Refugio pelican update

As many of you know, the OWCN is thrilled to be conducting a post-release monitoring study on some of the oiled pelicans from the 2015 Refugio spill in Santa Barbara. Working with Dr. Pat Jodice from USGS (that’s the US Geological Survey) and Clemson University, we outfitted 12 oiled pelicans and 8 control pelicans with satellite transmitters so that we could track their movements and compare survival and behavior between oiled and control birds. Such studies are critically important for improving capture and rehabilitation techniques, understanding the effect of oil spills on populations, and for demonstrating the value of rehabilitation.


As you can see, we’ve got birds from Oregon to Baja California! Some of these pelicans have traveled well over 5000 kilometers since release.

It may be difficult to interpret this map, so I thought I’d give you a little summary. Three birds are hanging out in southern Oregon or the Oregon/California border. Another two birds are in Monterey Bay, and two more are at Morro Bay. One pelican is at Gaviota, and five are in the Ventura/Channel Islands area. Three are in the greater San Diego area, and three are in Mexico — one near Ensenada, one in the Gulf of California, and one on the east side of the Gulf of California.

Pretty amazing, huh? We certainly think so! I’ll be posting a map every few weeks, but if you want to follow the birds yourself, go to this link.

(I know, it’s called Atlantic seabirds, and these are clearly Pacific seabirds . . . . long story but try to ignore it!)

The rehabilitated pelicans from the spill are banded with metal federal bands as well as large green bands. If you happen to see a green-banded pelican, PLEASE let us know!! Report them here.

If you happen to see a blue-banded pelican, report it here.

Sorry for the long post, but I really hope you get as much of a thrill from seeing these maps as we do!


It’s almost Thanksgiving!


Photo credit:

Photo credit:

In addition to being thankful for our families, friends, wildlife and living in America, I also wanted to thank each and every one of you for your dedication to saving injured and oiled wildlife. You make the world a better place!

Now, if you are like me and looking forward to a little more down time over the holiday weekend than usual, perhaps you will be interested in getting outside to enjoy some healthy wildlife!

If so, here are some websites to check out to see if there are any special events or sites near you.

Bird Migration Walk — Don Edwards San Francisco Bay National Wildlife Refuge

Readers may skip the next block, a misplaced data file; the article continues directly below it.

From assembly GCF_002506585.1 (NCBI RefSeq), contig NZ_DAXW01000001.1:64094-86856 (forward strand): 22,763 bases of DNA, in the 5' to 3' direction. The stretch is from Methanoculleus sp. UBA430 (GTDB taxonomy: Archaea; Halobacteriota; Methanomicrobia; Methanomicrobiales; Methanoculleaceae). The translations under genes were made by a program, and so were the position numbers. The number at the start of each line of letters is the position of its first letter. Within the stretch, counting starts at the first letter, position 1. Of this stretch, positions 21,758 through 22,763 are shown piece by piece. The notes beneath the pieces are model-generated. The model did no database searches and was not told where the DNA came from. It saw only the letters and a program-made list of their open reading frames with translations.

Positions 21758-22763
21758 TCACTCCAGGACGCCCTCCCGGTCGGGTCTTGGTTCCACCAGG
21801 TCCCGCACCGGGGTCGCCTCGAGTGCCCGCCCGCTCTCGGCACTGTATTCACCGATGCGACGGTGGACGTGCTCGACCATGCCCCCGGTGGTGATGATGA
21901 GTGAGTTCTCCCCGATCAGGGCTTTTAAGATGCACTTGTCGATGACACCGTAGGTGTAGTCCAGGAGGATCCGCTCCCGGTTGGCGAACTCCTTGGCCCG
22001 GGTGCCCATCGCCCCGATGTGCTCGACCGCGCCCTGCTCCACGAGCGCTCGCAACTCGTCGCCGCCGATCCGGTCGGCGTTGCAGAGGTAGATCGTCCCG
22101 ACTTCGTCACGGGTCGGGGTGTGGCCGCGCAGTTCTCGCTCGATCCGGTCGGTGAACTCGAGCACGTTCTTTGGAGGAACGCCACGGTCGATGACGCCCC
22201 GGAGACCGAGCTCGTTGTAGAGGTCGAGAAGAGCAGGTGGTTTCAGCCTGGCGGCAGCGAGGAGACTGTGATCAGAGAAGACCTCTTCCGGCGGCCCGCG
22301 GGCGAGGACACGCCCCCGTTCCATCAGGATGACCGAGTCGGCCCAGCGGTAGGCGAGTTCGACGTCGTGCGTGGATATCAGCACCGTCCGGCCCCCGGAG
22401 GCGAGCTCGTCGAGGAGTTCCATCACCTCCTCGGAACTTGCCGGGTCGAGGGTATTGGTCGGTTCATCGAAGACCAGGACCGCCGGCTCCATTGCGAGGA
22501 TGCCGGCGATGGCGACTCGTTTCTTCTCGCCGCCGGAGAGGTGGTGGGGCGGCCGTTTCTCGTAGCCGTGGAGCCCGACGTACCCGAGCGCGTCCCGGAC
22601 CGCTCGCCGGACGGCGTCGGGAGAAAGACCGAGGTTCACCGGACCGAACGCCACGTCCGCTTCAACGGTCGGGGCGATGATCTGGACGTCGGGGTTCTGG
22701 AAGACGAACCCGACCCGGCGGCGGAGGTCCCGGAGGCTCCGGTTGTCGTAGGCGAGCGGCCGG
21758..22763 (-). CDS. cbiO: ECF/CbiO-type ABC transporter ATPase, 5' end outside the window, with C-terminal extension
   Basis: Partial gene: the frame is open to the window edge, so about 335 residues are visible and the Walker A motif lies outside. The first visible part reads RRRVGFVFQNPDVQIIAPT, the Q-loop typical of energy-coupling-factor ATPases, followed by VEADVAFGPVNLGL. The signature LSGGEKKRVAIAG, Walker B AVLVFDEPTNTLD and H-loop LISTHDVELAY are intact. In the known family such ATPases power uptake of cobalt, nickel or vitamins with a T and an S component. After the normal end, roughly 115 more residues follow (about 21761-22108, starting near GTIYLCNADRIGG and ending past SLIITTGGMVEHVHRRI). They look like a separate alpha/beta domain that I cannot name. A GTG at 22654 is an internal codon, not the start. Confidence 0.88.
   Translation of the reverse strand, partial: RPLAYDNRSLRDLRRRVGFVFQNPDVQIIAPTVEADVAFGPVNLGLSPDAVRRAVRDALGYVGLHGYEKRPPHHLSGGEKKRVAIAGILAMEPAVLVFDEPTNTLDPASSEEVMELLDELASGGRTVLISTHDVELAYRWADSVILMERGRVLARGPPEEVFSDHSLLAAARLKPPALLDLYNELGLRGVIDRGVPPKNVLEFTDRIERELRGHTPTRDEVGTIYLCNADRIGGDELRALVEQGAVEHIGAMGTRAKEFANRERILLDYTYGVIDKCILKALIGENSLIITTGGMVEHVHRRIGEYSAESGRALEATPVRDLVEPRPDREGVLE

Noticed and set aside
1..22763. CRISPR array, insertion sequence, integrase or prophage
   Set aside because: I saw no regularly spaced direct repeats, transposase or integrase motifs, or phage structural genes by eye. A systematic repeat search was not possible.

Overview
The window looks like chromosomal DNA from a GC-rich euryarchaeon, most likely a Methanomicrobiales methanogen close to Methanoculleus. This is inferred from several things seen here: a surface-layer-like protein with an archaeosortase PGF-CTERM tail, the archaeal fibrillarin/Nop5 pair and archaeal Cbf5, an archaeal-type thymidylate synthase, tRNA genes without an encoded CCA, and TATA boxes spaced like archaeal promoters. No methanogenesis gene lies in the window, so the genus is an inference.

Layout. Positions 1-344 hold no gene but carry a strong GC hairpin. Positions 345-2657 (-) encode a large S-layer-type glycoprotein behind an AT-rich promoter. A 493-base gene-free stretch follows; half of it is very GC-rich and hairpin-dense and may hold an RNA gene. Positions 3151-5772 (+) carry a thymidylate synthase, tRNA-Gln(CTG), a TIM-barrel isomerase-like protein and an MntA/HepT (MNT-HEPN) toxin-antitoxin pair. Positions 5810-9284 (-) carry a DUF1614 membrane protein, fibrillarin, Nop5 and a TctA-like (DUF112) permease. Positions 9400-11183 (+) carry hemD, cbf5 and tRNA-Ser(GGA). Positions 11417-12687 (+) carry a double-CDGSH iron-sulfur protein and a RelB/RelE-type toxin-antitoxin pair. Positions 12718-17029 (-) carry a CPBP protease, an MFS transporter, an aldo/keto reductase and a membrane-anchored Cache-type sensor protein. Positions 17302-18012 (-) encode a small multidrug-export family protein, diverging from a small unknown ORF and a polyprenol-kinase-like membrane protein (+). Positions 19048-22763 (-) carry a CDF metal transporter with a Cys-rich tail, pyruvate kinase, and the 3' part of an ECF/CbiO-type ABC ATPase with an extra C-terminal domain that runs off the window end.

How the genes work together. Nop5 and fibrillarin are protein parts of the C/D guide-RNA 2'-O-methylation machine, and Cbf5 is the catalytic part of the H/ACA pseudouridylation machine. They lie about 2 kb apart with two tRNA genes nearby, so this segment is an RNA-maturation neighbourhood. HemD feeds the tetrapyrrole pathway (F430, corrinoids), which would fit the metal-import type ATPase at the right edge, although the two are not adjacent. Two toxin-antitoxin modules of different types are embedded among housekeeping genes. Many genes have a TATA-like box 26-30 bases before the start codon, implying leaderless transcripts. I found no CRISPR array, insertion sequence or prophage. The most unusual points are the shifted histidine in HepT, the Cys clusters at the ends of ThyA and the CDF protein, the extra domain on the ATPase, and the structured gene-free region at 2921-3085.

Saturday, November 30, 1-2:30 p.m.
See phalaropes and other shorebirds, wading birds and waterfowl. Meet at west end of Dumbarton Bridge. info and directions: 510-792-0222, ext. 141. No entrance fee. All programs are free.

Turkey Trot — Modoc National Wildlife Refuge
Thursday, November 28, 9 a.m.
5K walk/run. Look for mule deer and eagles. Expect to see lots of waterfowl, including Canada geese, pintails, mallards and shovelers. Event info: (530) 233-3111. No refuge entrance fee. Event fee: $20.

Wetlands Walking Trail, Sacramento National Wildlife Refuge
Length: 2 miles, with optional shortcut. Wildlife: Shorebirds, grebes, ducks, geese, raccoons. This marsh trail has a viewing platform. See even larger concentrations of ducks and geese along the 6-mile auto tour route. Entrance fee: $8 per vehicle. Pick up a map and brochure at the kiosk outside the visitor center.
More info:

North McCoy Trail, Tijuana Slough National Wildlife Refuge
Length: 1.1 miles. Wildlife: Terns, vireos, pelican
More info:

Refuge trails are open sunrise to sunset daily, even on Thanksgiving Day when refuge visitor centers will be closed. Free trail maps are available outside the visitor center or at a refuge entrance kiosk. Add a scenic ride along a refuge Wildlife Drive. For more Refuge System trails, visit

Photo credit: Leave No Trace,

If none of these featured hikes are convenient, check out some of the following websites for ideas closer to home:

Photo credit: Project Wildlife

Photo credit: Project Wildlife

Happy T-day!


World Seabird Conference


Opening plenary for the 2nd World Seabird Conference in Cape Town, South Africa, October 2015.

Curt and I just returned from Cape Town, South Africa, where we attended the 2nd World Seabird Conference (“Seabirds: Global Ocean Sentinels”).  With almost 600 participants from over 50 different countries, it was a week filled with excellent presentations about fascinating seabird topics from around the world. Topics presented ranged from tracking studies, seabird population health, top-down control of seabirds and seabirds as indicators of ocean health, to population ecology of penguins and advancing seabird conservation.

Curt and I were there to present during the “Impacts of Oil Spills on Seabirds” symposium, which was dedicated to our friend and hero, Jay Holcomb, whose legacy you can learn about here. This symposium was built upon the momentum that was started at the 41st annual Pacific Seabird Group meeting in Juneau, AK, which included a Special Paper Session on oil spills. Given that the 1st World Seabird Conference didn’t have a dedicated oil spill session, it was an honor to be invited to help organize and be a part of this session. Oil spills play a major role in seabird mortality throughout the world, and I don’t believe that a seabird conference would be complete without a discussion of how oil spills impact seabird populations.

Curt’s presentation was entitled, “Oiled wildlife response: a review of advances and continuing challenges”, and mine was, “An assessment of oiled seabird rehabilitation success: a review of California spills, 1996-2011”.  Other presenters during this symposium included Karin Sievwright and Bridey White (Massey University), Peter Dann (Phillip Island Nature Parks), Christopher Haney (Terra Mar Applied Sciences, LLC), Juliet Lamb (Clemson University), and Peter Barham (University of Bristol).

It was truly an inspiring week, and we were happy to be able to take part in it.


Responder Database Update!

Screen Shot 2015-10-28 at 4.44.29 PM

As many of you have probably already seen, our responder database recently got a bit of a face lift!

The good news is that nearly all of the substantial changes are on the admin side, some of which actually address feedback we’ve provided!  Other than a sleek new color scheme and a few name changes (“Sign Up” is now “Opportunities” and “Assignments” is now “Schedule”), you may also notice the help section has been streamlined and now includes a whole host of super-short videos demonstrating how to navigate your account.